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  • Sasha Uvarova

You’re Gonna Love It: The Alternate Side of Pink Pony Dreams

Context is the most important aspect to understanding situations. Musicians are ironically the least inclined to give context about anything, god forbid someone writes obvious lyrics! When people write songs, there’s usually an incredible amount of subtext that you can’t even try to uncover, and consumers can accept that. My favorite thing is when an artist gives complex and even conflicting narratives in different aspects of their music. So imagine my excitement at the contrast given by the insanely talented Chappell Roan in her songs “Pink Pony Club” and “California.” 

Pink Pony Club, her hit song, and basis for her debut persona, follows a girl’s actualization of her biggest dreams. Chappell Roan guides her audience through one of the most emotionally potent and playful pop songs I’ve ever heard. Throughout the lyrics, the story is understood: a younger, and hopeful Midwestern girl leaves her home and family behind to pursue her dreams of becoming a star. Roan recognizes her humble beginnings at the fictional “Pink Pony Club,” where she embraces the environment because it allows her to express her actual adult self (even at the expense of her mother’s disapproval). “Oh mama, I’m just having fun/On the stage in my heels/It’s where I belong down at the/Pink Pony Club.” She knows that this is the path that she has to take, and that there’s nothing scandalous or shameful about being this person. 

However, the song called “California,” that Chappell Roan releases the following month in May 2020, guides her audience through the pitfalls of the actual emotional experience. It’s the turmoil of homesickness and fear of failure, as she navigates through this incredibly honest surrender. Where “Pink Pony Club” is optimistic and excited: “I’m having wicked dreams/Of leaving Tennessee/Oh, Santa Monica/I swear it’s calling me,” “California” is the opposite: “Thought I’d be cool in California/I’d make you proud/To think I almost had it going/But I let you down.” It’s a beautiful articulation of the sacrifice made by Roan to value her talent, her personality, and her freedom. It’s an acknowledgement of the context of a vulnerable situation, and it sculpts her songwriting with no restraints.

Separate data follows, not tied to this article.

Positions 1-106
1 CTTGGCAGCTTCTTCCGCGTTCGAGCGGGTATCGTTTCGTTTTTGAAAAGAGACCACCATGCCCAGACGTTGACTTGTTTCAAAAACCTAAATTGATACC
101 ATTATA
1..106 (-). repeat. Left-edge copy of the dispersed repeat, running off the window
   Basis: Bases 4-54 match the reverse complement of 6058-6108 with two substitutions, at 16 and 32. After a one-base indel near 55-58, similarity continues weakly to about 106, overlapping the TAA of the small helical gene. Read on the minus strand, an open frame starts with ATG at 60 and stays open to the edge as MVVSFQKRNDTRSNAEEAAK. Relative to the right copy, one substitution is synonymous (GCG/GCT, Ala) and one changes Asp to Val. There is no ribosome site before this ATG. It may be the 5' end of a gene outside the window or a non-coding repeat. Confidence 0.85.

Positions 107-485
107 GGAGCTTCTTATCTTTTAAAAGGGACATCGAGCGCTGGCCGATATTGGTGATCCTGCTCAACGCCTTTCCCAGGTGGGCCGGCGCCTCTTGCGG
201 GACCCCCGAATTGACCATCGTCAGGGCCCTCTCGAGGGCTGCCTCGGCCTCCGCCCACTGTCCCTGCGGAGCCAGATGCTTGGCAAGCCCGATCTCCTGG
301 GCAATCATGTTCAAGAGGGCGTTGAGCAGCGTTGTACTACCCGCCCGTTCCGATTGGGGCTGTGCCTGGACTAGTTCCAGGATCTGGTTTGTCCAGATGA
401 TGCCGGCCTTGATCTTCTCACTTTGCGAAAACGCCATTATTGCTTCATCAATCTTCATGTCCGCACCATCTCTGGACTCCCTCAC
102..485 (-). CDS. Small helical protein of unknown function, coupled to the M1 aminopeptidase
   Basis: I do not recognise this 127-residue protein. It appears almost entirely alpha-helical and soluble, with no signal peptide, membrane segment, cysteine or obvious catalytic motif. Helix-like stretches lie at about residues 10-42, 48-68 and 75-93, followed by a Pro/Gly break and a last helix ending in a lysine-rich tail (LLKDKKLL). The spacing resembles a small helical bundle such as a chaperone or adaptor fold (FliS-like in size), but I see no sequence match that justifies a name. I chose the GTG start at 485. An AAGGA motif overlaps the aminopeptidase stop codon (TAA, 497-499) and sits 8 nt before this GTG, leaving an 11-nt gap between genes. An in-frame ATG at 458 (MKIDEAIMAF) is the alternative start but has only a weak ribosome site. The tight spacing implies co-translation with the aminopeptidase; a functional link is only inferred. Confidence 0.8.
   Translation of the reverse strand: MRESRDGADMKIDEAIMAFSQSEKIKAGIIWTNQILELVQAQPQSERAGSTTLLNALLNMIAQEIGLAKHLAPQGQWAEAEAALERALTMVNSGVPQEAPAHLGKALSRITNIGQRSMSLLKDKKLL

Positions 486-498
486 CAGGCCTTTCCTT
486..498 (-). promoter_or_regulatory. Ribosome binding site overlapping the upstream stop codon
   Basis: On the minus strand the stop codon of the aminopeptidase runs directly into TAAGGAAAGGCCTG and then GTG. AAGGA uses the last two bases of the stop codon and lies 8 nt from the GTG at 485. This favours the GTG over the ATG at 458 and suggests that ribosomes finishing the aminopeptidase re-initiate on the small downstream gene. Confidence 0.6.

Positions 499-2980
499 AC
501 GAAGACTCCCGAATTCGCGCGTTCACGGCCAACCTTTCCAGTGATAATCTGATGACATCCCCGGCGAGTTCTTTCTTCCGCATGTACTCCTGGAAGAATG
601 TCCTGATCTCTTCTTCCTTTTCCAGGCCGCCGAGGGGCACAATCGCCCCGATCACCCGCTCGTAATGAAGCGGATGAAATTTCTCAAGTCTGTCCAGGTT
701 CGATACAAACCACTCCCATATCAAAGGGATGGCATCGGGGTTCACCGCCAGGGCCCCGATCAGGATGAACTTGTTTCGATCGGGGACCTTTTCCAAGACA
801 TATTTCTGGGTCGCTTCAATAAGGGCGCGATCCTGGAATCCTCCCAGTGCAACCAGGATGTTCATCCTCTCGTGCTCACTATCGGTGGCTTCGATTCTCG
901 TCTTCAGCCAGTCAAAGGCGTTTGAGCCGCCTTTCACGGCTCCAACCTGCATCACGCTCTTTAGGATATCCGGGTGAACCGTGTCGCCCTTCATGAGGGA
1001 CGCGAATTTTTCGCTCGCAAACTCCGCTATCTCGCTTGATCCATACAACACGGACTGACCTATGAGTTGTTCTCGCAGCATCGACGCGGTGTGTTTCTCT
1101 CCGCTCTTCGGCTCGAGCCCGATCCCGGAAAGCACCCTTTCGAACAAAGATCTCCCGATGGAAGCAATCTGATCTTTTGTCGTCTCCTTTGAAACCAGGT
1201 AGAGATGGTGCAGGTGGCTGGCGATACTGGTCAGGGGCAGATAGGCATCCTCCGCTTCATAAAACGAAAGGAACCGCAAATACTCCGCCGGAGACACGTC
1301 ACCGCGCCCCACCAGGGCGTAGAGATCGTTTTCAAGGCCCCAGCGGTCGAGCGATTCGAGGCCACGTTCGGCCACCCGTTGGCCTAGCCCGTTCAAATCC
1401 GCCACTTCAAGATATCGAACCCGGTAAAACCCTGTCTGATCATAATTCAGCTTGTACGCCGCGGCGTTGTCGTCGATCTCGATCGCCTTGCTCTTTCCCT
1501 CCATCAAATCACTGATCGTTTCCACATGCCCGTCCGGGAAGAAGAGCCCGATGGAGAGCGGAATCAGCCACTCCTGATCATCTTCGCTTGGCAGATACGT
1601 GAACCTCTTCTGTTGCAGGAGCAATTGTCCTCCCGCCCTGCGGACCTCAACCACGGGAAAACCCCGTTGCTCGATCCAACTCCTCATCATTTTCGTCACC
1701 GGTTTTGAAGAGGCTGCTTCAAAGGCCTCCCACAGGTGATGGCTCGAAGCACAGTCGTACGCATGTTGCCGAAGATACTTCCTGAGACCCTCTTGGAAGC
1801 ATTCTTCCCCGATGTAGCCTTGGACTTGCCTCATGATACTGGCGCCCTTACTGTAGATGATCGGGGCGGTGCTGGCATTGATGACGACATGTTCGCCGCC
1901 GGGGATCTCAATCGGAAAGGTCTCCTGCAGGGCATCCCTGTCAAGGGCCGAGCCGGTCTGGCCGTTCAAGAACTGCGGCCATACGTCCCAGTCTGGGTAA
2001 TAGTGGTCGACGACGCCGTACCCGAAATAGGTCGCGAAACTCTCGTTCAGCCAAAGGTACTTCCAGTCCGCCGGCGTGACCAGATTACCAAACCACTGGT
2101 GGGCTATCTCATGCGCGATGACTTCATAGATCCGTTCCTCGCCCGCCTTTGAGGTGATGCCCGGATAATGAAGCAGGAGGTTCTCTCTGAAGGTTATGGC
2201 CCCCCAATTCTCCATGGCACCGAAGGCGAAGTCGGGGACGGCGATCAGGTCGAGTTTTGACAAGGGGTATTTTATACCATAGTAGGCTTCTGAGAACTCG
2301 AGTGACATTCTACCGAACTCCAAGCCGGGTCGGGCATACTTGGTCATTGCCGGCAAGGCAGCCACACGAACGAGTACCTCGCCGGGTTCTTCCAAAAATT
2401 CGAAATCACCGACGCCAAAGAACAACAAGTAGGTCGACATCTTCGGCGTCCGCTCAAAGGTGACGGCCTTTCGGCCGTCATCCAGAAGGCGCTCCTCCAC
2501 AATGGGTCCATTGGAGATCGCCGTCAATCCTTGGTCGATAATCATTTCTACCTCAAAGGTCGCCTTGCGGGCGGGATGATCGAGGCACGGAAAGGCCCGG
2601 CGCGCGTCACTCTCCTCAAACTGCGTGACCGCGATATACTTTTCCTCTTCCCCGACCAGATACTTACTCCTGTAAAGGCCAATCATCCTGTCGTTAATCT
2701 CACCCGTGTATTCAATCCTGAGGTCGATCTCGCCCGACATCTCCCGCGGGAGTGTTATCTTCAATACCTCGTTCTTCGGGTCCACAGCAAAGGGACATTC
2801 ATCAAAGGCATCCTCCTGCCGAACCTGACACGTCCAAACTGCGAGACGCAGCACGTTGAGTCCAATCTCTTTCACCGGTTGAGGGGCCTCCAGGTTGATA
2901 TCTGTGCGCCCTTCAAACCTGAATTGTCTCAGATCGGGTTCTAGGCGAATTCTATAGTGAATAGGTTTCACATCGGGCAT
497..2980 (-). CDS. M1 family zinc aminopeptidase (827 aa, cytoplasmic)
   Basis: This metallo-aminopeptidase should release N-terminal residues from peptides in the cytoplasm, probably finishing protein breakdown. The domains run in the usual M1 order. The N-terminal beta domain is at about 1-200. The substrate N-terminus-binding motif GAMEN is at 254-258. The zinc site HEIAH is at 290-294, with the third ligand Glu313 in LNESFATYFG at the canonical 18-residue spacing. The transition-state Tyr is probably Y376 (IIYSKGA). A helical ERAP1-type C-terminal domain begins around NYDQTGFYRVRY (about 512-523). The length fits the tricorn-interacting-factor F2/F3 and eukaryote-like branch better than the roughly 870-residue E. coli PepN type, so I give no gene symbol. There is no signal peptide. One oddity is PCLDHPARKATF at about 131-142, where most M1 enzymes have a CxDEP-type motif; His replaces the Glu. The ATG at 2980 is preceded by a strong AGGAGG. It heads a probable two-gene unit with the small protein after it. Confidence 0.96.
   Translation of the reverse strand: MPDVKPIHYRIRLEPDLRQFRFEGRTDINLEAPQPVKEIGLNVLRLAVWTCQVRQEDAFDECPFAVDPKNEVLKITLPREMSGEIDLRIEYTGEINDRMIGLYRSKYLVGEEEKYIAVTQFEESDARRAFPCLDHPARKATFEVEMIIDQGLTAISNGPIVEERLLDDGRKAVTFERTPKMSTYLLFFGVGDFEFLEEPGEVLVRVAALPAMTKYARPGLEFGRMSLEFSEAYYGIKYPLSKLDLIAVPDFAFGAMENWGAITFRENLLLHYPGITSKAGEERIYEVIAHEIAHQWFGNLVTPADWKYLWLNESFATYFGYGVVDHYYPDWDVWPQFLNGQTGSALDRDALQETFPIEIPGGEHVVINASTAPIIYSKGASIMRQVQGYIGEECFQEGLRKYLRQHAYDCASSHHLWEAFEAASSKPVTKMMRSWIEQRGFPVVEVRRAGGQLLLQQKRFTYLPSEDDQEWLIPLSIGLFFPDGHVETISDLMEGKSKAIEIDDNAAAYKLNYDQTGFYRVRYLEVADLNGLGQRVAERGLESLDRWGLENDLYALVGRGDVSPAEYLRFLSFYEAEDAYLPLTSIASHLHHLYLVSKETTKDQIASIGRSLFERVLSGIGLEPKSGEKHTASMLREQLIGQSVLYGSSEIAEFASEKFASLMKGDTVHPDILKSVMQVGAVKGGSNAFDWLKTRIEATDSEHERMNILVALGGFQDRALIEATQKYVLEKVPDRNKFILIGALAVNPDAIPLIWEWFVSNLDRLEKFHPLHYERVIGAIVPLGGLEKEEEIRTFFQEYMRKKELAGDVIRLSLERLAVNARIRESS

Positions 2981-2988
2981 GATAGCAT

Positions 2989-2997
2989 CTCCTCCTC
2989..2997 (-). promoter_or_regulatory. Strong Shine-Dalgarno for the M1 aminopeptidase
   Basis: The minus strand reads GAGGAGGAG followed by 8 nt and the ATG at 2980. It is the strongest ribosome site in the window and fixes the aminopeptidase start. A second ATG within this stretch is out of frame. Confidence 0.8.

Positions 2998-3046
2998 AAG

The most satisfying element of this story is that for Chappell Roan, her Pink Pony Club aspirations have become a reality. The song became an insane success (11 million streams on Spotify!) and has allowed her to build a platform for more sincere, and fun, storytelling of aspects of life. As she becomes more and more popular and recognized for her talent, there’s an extra bit of love held in my heart to know that it couldn’t have happened without the California side of the story, too. 

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